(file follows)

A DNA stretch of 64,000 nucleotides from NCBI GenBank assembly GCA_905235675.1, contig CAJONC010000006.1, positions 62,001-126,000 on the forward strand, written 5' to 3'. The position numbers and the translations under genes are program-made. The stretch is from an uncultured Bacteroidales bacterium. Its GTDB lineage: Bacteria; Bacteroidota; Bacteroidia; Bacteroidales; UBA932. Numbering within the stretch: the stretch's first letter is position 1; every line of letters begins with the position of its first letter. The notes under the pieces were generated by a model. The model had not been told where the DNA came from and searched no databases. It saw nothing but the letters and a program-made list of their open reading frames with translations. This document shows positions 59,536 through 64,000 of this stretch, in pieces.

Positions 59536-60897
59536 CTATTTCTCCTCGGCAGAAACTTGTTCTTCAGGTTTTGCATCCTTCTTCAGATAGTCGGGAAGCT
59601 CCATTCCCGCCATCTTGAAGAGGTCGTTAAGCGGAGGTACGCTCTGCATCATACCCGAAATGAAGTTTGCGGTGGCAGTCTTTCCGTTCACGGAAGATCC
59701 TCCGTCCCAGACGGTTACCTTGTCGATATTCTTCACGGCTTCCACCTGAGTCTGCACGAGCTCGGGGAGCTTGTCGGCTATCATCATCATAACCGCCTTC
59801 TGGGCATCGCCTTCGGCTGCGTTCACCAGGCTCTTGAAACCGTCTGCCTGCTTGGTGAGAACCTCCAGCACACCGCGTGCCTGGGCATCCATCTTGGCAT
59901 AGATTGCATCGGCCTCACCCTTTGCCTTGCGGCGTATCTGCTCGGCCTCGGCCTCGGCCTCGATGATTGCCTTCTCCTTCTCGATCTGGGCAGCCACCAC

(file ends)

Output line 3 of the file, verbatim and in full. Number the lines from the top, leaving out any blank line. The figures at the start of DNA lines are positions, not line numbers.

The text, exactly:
59536 CTATTTCTCCTCGGCAGAAACTTGTTCTTCAGGTTTTGCATCCTTCTTCAGATAGTCGGGAAGCT